Jesuit priests introduced coffee to Guatemala in 1773 and today the country produces some of the finest coffee in the world.
Huehuetenango, at the foot of the Cuchumatanes, the highest non-volcanic mountain range in Central America, is one of the best regions in Guatemala for coffee production. In Huehuetenango, currents of hot air sweeping up from the isthmus of Tehuatepec cross paths with cool air descending from the Cuchumatanes Mountains, allowing the cultivation of coffee at altitudes up to 1,900 meters, with the best product coming from the higher altitudes. Huehuetenango is in the northwest of Guatemala, on the border with Mexico. It is primarily a mountainous region, with altitudes ranging from 850 to 3,700 meters, though the region has an extraordinary variety of ecosystems (from subtropical forest to pine thickets).
The indigenous population, the majority of the local inhabitants, descends from various Maya tribes, including the Mam, the Akatecas, the Chuj, the Q’anjobal and the Jacaltecas, each of which has a distinct language and culture. Their historic isolation from the Guatemalan population and the international coffee prices crisis of the early 2000’s have made the indigenous inhabitants of Huehuetenango among the poorest in Central America.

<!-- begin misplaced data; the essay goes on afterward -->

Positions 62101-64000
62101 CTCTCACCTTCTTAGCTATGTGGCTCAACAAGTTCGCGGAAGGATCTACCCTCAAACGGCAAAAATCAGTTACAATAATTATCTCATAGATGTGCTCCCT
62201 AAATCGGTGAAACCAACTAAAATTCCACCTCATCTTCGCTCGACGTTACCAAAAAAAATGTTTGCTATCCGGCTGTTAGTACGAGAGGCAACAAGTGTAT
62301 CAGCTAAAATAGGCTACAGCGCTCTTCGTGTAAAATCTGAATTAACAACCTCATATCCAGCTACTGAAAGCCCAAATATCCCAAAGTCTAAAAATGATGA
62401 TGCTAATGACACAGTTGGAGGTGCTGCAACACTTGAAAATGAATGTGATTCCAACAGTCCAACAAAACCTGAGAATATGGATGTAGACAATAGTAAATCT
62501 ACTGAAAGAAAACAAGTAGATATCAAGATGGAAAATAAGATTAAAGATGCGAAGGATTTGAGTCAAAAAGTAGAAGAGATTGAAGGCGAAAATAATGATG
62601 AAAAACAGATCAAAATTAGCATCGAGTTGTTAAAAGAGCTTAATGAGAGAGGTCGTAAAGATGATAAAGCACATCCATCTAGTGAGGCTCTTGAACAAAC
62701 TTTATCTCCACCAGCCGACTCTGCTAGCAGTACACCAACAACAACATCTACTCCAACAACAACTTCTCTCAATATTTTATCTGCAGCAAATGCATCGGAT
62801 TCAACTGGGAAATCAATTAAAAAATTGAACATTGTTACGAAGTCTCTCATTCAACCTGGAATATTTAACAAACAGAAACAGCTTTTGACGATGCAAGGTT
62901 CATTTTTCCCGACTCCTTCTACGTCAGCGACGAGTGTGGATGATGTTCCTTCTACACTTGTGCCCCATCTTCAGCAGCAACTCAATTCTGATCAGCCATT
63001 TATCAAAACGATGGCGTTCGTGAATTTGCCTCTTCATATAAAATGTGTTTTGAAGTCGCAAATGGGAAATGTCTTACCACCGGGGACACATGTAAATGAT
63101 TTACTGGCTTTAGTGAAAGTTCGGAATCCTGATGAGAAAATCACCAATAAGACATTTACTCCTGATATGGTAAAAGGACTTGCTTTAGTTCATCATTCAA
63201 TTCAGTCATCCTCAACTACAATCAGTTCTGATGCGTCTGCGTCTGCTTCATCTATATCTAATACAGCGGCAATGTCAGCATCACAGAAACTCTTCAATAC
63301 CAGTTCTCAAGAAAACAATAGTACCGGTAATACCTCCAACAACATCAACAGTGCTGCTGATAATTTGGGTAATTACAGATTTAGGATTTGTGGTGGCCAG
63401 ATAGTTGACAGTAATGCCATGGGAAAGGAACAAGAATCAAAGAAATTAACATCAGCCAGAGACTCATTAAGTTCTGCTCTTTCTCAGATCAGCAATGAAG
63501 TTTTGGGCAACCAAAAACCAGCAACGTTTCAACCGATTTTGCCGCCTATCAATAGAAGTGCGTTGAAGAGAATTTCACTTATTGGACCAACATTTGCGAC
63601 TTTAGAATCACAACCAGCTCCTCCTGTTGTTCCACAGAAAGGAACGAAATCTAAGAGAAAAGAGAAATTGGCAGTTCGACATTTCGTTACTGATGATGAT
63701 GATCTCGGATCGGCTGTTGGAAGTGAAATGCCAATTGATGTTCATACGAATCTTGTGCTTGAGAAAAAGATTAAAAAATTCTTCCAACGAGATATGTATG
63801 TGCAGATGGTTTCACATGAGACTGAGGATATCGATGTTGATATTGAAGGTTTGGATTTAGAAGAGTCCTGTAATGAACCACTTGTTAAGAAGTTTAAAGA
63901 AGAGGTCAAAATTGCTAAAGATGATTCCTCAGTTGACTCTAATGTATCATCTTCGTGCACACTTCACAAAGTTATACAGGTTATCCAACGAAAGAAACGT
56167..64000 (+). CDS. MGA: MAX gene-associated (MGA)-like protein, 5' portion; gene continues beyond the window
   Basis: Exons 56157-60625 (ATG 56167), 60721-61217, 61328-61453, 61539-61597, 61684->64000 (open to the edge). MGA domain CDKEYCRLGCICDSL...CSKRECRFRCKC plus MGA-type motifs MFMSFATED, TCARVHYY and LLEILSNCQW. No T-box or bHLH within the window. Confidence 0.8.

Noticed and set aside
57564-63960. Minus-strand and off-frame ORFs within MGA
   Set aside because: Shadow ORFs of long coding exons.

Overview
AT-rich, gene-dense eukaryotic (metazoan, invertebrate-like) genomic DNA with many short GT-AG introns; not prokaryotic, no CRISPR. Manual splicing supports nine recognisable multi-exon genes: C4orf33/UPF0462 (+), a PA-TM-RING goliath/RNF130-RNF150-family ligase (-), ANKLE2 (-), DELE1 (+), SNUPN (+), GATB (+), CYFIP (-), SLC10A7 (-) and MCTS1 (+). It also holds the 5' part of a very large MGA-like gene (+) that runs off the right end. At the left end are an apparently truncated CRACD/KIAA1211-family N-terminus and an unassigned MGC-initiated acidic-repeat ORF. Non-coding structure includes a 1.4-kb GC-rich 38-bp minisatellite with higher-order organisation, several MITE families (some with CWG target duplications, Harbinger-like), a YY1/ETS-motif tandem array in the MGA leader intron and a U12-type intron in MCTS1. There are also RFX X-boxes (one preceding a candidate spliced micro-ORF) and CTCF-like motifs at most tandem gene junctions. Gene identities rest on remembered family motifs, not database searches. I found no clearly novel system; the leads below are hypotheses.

Coffee is practically a monoculture in Huehuetenango and the local economy depends on its export. The only means of escaping this damaging situation is through diversification: developing high-end quality coffees and introducing other products (hot peppers, anise, vegetables) in areas that are not so suitable for growing coffee.
The Presidium coffee is made from plants of Coffea arabica (of the Typica, Bourbon and Caturra varieties) cultivated in the shade of high trees. The coffee berries are hand-harvested, picked one by one and placed in a wicker basket tied round the harvester’s waist with a vine cord. The beans are extracted from the berries with a gentle fermentation that begins within four hours of harvesting and lasts 24 to 36 hours. After removal of the flesh, the beans are dried for at least three hours, during which time they are constantly turned manually with a rake.
If you would like to know where to find roasters that sell the coffee of this Presidium as single-origin or mixed blend, consult the Slow Food Foundation for Biodiversity website.
Iliana Lucia Martinez Matias
Tel. +502 77633042; +502 30188713
Gildardo Rivas De Leon
Slow Food Coordinator
Tel. +39 0172 419723
Fax +39 0172 419725